March 12, 2008 |
Kroger Co.'s quarterly profit tumbled 16% and its sales rose a slim 2% as it battled rising costs and tougher grocery competition. The fiscal fourth-quarter results Tuesday still beat Wall Street estimates, but the 2008 forecast from the nation's largest traditional grocery store chain fell short of analysts' expectations. Cincinnati-based Kroger, operator of Ralphs and Food 4 Less, said it earned $322.9 million, or 48 cents a share, for the quarter ended Feb. 2, down from $384.
October 13, 2007 |
Kroger Co., the biggest U.S. grocery chain, said union employees at its Food 4 Less unit in Southern California ratified a contract. The four-year contract, effective immediately, covers more than 5,700 employees represented by the United Food and Commercial Workers, Cincinnati-based Kroger said. Southern California unions in July ratified contracts at Kroger's Ralphs, Supervalu Inc.'s Albertsons and Safeway Inc.'
July 1, 2007 |
Kroger Co., the nation's largest traditional grocery company and operator of the Ralphs chain in Southern California, is marketing a new milk brand for its cholesterol-reducing potential. The product, under Kroger's Active Lifestyle brand, is billed as the first national launch of a cholesterol-cutting milk. It adds to Kroger's expanding lines for consumers of health-conscious and natural or organic foods and the in-house brands that the company sees as an important part of its profit strategy.
March 14, 2007 |
Kroger Co. said Tuesday that its fourth-quarter profit rose 36% as the nation's largest traditional grocer continued to record impressive gains. Earnings rose to $384.8 million, or 54 cents a share, for the quarter that ended Dec. 31 from $282.1 million, or 39 cents, a year earlier. Revenue grew 15% to $16.86 billion. Excluding a gain of 3 cents a share from adjusting certain deferred tax balances, the company earned 51 cents a share in the latest period.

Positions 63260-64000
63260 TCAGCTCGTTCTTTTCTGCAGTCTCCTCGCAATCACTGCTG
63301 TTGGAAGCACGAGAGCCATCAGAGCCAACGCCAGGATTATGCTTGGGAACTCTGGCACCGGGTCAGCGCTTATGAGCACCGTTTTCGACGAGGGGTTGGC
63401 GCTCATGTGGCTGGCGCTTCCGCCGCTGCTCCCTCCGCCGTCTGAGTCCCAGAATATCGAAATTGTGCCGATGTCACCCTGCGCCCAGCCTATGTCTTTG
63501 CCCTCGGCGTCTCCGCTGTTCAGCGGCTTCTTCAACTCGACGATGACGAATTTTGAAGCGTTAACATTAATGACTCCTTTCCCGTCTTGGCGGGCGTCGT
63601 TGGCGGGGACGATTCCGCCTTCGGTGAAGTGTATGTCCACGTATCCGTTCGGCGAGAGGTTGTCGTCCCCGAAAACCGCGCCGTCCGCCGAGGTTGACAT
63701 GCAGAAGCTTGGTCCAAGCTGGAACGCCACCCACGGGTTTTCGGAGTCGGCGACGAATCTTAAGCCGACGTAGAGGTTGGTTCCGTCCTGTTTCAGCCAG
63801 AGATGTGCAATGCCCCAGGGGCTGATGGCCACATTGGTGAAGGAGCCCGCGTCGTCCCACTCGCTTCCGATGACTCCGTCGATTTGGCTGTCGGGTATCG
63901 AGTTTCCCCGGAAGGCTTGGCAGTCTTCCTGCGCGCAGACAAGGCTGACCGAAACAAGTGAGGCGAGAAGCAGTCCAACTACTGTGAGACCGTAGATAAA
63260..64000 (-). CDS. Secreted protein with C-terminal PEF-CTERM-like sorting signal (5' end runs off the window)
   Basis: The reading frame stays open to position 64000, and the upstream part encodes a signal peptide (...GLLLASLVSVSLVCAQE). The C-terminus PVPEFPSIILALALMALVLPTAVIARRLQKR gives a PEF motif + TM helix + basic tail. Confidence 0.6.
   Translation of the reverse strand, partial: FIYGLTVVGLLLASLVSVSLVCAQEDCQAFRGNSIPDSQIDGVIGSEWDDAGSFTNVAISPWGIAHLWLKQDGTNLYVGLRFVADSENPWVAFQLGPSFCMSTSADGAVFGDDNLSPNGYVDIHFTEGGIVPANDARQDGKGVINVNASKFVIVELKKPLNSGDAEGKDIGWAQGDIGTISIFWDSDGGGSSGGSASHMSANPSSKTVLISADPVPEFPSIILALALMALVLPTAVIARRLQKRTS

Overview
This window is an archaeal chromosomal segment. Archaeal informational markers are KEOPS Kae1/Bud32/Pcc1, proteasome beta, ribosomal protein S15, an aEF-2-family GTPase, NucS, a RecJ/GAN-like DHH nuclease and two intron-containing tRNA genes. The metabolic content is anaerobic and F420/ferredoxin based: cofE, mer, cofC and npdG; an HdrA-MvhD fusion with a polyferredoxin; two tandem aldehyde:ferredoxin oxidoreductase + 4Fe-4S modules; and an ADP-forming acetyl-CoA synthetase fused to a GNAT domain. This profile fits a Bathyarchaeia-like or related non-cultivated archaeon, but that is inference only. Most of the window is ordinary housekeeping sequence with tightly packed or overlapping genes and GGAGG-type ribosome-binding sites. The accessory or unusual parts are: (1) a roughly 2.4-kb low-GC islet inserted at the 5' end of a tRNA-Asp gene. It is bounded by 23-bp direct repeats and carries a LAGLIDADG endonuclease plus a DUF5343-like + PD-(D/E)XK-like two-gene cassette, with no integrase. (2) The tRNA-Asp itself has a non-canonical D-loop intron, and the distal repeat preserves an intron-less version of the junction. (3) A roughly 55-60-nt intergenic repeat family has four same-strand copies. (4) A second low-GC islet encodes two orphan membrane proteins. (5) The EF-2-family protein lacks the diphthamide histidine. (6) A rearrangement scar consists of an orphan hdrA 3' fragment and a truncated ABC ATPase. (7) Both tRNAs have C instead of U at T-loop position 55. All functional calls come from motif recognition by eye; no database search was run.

December 6, 2006 |
Kroger Co.'s stock jumped Tuesday after the parent of the Ralphs grocery chain said its quarterly earnings rose 16% and it raised its outlook for the year. Kroger credited price cuts, wider varieties of foods and merchandise and improved customer service for its growth. The Cincinnati-based company, the nation's largest traditional grocery chain, is facing tough competition from discount chains led by Wal-Mart Stores Inc. and from higher-end niche players such as Whole Foods Market Inc.
September 13, 2006 |
Ralph's parent Kroger Co. said Tuesday that its profit rose 6% in its second quarter, aided by higher fuel prices that have consumers looking at supermarkets -- instead of restaurants -- to feed their families. However, Kroger shares tumbled 5.5% as it confirmed its earnings guidance for the full year at a level slightly below Wall Street's expectations. On Monday, shares hit a 52-week trading high.
July 26, 2006 |
Walt Disney Co. and Kroger Co., the largest U.S. supermarket chain, said they would expand sales of Disney-branded fruits and vegetables nationwide as demand for healthier products for children rises. About 2,500 Kroger, Ralph's, Fry's and Fred Meyer stores will sell food labeled with superheroes from "The Incredibles" and characters such as Mickey Mouse, Burbank-based Disney said.
June 21, 2006 |
Ralphs grocery chain parent Kroger Co. said Tuesday that fiscal first-quarter profit rose 4.1% as price cuts spurred sales. Net income for the period ended May 20 increased to $306.4 million, or 42 cents a share, from $294.3 million, or 40 cents, a year earlier, Cincinnati-based Kroger said. Sales jumped 8.2% to $19.4 billion.
December 7, 2005 |
Ralphs parent Kroger Co. said Tuesday that fiscal third-quarter profit rose 30% as results continued to improve at stores in Southern California. Kroger, the largest U.S. grocer, maintained its outlook for the year but said earnings should be reduced by 4 cents to 6 cents a share in 2006 as it started to expense stock options. The Cincinnati-based company and rivals Safeway Inc. and Albertsons Inc.
December 1, 2005 |
A U.S. appeals court ruled Wednesday that a financial mutual-aid pact among the three grocery chains involved in the Southern and Central California labor dispute last year could be challenged on antitrust grounds, a spokesman for state Atty. Gen. Bill Lockyer said. Lockyer filed a lawsuit alleging that the agreement -- under which the chains shared nearly $150 million to help one another during the strike and lockout -- violated U.S. antitrust laws.